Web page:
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Sir Sidney Poitier dies age 94

LEFT: Sidney Poitier poses with his Oscar for best actor for "Lillies of the Field" at the 36th Annual Academy Awards in Santa Monica, Calif. on April 13, 1964. 

RIGHT: Sir Sidney Poitier poses for a portrait in Beverly Hills, California in 2008. (AP Photo/Matt Sayles, File)

LEFT: Sidney Poitier poses with his Oscar for best actor for "Lillies of the Field" at the 36th Annual Academy Awards in Santa Monica, Calif. on April 13, 1964. RIGHT: Sir Sidney Poitier poses for a portrait in Beverly Hills, California in 2008. (AP Photo/Matt Sayles, File)

Legendary Bahamian actor, activist, director and ambassador Sir Sidney Poitier has died age 94.

Sir Sidney was the first Black actor to win an Academy Award – for his role in Lilies of the Field – in 1964.

He served as the Bahamian Ambassador to Japan from 1997 to 2007 and, in 2009, he was awarded the Presidential Medal of Freedom.

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Prime Minister Philip 'Brave' Davis with Minister of Foreigner Affairs Fred Mitchell during Friday's live broadcast paying tribune to Sir Sidney Poitier. BIS Photo: Eric Rose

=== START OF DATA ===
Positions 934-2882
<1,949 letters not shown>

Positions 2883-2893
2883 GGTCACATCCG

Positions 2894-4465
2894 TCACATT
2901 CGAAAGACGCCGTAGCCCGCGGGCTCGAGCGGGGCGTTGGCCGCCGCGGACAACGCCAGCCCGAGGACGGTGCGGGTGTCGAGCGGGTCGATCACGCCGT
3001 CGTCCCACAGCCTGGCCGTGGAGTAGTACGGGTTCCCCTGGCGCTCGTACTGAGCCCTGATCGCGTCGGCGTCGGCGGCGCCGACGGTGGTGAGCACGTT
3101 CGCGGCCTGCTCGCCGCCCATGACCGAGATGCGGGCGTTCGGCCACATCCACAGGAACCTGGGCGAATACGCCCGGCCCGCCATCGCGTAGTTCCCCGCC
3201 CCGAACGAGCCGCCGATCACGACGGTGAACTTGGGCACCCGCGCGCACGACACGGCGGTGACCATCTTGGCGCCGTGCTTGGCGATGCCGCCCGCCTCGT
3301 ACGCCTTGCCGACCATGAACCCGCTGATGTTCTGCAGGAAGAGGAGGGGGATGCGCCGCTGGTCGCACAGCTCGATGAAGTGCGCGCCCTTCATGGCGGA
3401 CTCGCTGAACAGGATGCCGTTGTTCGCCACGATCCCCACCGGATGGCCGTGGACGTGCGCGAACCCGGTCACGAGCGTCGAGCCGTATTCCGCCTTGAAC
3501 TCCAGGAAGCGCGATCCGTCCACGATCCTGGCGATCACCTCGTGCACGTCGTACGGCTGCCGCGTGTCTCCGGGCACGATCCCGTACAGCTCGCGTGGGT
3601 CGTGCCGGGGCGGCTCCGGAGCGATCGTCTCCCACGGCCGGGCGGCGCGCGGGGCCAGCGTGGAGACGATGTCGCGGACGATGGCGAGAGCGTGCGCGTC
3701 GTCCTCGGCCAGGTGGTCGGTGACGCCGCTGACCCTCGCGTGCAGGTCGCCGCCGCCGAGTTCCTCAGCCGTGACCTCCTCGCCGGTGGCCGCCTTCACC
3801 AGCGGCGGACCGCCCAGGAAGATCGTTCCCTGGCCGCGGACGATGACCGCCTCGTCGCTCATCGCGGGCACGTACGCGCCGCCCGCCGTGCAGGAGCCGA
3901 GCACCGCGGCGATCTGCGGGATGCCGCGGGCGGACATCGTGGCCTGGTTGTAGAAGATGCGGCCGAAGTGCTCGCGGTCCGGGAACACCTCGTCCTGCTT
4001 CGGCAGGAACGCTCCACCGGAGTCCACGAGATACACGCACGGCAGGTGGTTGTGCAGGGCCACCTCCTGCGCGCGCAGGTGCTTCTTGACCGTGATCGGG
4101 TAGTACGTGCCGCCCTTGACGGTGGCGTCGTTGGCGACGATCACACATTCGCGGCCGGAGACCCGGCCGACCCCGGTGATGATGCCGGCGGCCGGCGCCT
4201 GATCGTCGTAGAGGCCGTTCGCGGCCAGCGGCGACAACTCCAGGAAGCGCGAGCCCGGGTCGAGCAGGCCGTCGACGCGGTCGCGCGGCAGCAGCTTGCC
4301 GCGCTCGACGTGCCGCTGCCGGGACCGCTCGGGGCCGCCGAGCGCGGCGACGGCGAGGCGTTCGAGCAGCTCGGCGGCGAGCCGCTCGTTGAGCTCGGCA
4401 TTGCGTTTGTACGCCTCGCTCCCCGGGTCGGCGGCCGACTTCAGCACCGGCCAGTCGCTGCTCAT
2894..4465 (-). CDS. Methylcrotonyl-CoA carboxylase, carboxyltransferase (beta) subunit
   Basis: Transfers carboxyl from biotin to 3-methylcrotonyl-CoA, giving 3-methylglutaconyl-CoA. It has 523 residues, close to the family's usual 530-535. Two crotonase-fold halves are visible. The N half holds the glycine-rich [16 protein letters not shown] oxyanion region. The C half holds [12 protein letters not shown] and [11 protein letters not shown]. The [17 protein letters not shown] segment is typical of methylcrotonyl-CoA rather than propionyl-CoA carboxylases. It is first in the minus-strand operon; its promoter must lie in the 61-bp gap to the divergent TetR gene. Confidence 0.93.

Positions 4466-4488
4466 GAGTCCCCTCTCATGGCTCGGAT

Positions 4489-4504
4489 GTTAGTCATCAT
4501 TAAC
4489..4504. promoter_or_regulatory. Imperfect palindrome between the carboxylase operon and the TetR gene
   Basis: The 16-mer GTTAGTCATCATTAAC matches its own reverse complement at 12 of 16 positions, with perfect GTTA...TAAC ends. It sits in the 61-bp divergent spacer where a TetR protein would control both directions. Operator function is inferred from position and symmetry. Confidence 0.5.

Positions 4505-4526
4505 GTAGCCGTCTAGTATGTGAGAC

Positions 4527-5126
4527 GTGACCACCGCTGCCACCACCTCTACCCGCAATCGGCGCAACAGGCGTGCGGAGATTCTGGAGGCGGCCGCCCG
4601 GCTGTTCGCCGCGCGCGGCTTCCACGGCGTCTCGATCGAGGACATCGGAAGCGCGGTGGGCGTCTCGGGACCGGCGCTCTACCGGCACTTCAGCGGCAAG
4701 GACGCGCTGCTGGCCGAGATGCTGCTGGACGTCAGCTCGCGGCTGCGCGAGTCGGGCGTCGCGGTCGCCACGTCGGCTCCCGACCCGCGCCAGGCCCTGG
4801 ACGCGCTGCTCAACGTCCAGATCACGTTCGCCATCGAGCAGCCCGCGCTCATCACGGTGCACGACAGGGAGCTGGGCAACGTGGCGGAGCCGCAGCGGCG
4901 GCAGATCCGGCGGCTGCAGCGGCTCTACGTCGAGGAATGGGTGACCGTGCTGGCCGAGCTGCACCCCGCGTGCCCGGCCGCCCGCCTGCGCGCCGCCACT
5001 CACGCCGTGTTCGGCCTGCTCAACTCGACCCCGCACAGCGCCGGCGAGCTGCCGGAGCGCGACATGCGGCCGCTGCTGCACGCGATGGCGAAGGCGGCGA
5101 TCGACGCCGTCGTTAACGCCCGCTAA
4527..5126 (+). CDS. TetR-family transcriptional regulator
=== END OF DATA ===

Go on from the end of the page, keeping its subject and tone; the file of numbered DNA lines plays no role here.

“It is with great sadness that I learnt this morning of the passing of Sir Sidney Poitier,” Prime Minister Philip 'Brave' Davis said at a briefing at the Office of the Prime Minister on Friday, flanked by Minister of Foreign Affairs Fred Mitchell.

“Our whole Bahamas grieves and extends our deepest condolences to his family. But even as we mourn, we celebrate the life of a great Bahamian, a cultural icon, an actor and film director, entrepreneur, civil and human rights activist and latterly, a diplomat.

“We admire the man, not just because of his colossal achievements, but also because of who he was. His strength of character, his willingness to stand up and be counted, and the way he plotted and navigated his life’s journey. The boy who moved from the tomato farm of Cat Island to become a waiter in the United States, the young man who not only taught himself to read and write, but who made the expression of words and thoughts and feelings central to his career.

“The man who expressed his rage against racial injustice through quiet dignity. The humanitarian who used his steely determination, not just to better himself, but to better the world that he lived in, filtered through the milk of human kindness and all of it achieved without sacrificing integrity, charm, elegance or wit.

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President Barack Obama presents the 2009 Presidential Medal of Freedom to Sidney Poitier during ceremonies in the East Room at the White House in Washington on, Aug. 12, 2009.